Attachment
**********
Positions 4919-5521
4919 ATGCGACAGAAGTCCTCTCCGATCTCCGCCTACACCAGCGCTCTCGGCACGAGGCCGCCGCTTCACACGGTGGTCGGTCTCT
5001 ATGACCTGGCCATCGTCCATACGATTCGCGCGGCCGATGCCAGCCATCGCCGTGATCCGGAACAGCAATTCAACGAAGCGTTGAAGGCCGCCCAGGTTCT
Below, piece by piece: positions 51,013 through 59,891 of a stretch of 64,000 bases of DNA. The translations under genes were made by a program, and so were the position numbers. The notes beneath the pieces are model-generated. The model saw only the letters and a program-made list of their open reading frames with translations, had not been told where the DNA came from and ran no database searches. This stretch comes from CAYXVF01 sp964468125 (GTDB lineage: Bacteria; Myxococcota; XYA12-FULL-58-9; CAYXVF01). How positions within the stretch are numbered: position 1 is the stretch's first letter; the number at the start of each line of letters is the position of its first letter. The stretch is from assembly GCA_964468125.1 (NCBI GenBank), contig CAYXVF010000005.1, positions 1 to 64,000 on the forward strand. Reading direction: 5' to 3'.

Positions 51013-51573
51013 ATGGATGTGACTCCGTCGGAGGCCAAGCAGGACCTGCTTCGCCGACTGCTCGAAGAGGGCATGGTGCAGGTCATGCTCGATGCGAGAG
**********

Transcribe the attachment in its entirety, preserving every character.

Positions 4919-5521
4919 ATGCGACAGAAGTCCTCTCCGATCTCCGCCTACACCAGCGCTCTCGGCACGAGGCCGCCGCTTCACACGGTGGTCGGTCTCT
5001 ATGACCTGGCCATCGTCCATACGATTCGCGCGGCCGATGCCAGCCATCGCCGTGATCCGGAACAGCAATTCAACGAAGCGTTGAAGGCCGCCCAGGTTCT
Below, piece by piece: positions 51,013 through 59,891 of a stretch of 64,000 bases of DNA. The translations under genes were made by a program, and so were the position numbers. The notes beneath the pieces are model-generated. The model saw only the letters and a program-made list of their open reading frames with translations, had not been told where the DNA came from and ran no database searches. This stretch comes from CAYXVF01 sp964468125 (GTDB lineage: Bacteria; Myxococcota; XYA12-FULL-58-9; CAYXVF01). How positions within the stretch are numbered: position 1 is the stretch's first letter; the number at the start of each line of letters is the position of its first letter. The stretch is from assembly GCA_964468125.1 (NCBI GenBank), contig CAYXVF010000005.1, positions 1 to 64,000 on the forward strand. Reading direction: 5' to 3'.

Positions 51013-51573
51013 ATGGATGTGACTCCGTCGGAGGCCAAGCAGGACCTGCTTCGCCGACTGCTCGAAGAGGGCATGGTGCAGGTCATGCTCGATGCGAGAG